In Fall 2005, Venus will be very bright in the western sky each evening. Its size and phase will change dramatically as it `catches up' with the Earth.
This table provides simulated images and other data for Venus every Wednesday this semester. Each date links to an image showing how Venus will look that day. The altitude column gives the angle between Venus and the horizon as seen from Honolulu at 19:30 HT (7:30 pm); each number is also a link to a map of the sky. Venus will be setting in the west; to get the best views of the planet, we need to observe it as early as possible. The diameter column gives the apparent diameter of the planet; note the rapid increase in size as Venus approaches the Earth. Finally, the phase column gives the angle between our line of sight toward Venus and the direction of sunlight falling on the planet. At the start of the semester, Venus is gibbous, but by the end it will be a crescent.
Venus is bright enough to see during the day if you know exactly where to look. The best time to look this semester is in the afternoon when Venus crosses the meridian, an imaginary line running North to South across the sky. At this time Venus is as far as possible above the horizon. In addition, it will be due South, so you know which compass direction to look. The table below gives some dates and times when Venus crosses the meridian, as well as its altitude at that moment. In general, you won't be far off if you look any time between 15:00 and 15:30 HT (3:00 to 3:30 pm).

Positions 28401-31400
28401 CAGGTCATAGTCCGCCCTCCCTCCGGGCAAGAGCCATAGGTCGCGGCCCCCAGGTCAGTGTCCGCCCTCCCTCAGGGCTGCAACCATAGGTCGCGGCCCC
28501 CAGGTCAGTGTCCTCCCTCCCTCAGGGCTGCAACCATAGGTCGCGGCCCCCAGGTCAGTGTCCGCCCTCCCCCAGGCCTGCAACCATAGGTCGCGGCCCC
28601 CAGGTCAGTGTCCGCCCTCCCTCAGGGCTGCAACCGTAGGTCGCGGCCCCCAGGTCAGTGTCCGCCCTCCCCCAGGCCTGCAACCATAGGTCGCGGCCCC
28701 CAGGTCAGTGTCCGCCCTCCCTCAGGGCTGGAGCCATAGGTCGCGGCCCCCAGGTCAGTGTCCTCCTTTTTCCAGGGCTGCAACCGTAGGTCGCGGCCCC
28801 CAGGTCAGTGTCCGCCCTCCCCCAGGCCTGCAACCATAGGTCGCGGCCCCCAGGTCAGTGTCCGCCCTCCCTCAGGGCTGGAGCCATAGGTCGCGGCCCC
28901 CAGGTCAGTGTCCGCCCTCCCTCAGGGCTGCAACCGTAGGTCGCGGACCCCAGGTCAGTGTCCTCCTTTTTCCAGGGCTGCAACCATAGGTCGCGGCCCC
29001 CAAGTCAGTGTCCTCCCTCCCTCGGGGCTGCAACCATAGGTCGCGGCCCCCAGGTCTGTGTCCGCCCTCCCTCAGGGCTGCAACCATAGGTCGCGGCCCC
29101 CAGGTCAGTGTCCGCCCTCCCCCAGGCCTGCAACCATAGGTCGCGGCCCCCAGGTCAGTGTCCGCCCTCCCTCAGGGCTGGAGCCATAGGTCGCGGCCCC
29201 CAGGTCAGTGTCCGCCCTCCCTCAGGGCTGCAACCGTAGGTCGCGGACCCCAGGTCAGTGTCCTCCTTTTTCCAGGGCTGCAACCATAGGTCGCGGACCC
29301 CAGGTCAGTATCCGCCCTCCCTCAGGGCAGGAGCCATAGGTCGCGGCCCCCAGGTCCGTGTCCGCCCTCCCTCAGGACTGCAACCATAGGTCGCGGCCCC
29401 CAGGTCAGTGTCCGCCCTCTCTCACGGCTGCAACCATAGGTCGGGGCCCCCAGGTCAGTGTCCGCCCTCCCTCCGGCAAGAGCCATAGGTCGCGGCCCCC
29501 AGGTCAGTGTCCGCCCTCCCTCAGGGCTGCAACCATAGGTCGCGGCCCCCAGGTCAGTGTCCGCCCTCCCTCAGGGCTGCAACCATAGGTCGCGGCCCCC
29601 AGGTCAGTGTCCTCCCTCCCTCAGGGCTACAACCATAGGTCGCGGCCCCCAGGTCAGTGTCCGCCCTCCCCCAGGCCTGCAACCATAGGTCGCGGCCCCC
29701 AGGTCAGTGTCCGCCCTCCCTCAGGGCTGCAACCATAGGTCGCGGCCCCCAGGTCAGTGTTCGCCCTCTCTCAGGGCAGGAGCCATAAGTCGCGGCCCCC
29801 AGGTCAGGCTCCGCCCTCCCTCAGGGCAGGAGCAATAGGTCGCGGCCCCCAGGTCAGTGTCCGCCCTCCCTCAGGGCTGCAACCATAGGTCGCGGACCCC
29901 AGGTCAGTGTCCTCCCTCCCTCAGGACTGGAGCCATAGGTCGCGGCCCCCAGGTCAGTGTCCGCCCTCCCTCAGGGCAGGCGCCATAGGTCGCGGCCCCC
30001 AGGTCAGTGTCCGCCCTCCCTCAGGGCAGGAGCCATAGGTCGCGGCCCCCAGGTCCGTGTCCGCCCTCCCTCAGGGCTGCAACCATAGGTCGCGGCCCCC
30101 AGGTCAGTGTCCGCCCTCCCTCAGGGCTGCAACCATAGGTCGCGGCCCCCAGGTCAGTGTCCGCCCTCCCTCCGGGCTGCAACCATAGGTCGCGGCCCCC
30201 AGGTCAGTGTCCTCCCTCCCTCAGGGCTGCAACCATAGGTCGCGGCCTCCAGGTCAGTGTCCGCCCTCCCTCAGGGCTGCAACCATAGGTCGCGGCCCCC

It's fairly easy to find Venus using binoculars; face due South and scan the sky at an altitude (angle above the horizon) of 45°. (If you're not sure which way South is, East-West Road on campus actually runs almost exactly North-South; it should be called North-South Road!) Venus will be a brilliant point of light in the daytime sky. Once you've found it with binoculars, try looking without them. If your vision is good, you may be able to see Venus with your naked eyes. Orange or red-tinted sunglasses can help by increasing the contrast between Venus and the blue sky.
Animation showing Venus as seen from the Earth each night from 07/31/05 to 12/30/05 at 21:00 HT (08/01/05 to 12/31/05 at 07:00 UT). Note the planet's dramatic change in apparent size as it catches up with the Earth, as well as the change in phase. Generated using Solar System Simulator (Courtesy NASA/JPL-Caltech).
Resources for amateur and professional observers. Has links to ongoing observing projects.
Roberto H. Méndez
Last modified: October 24, 2005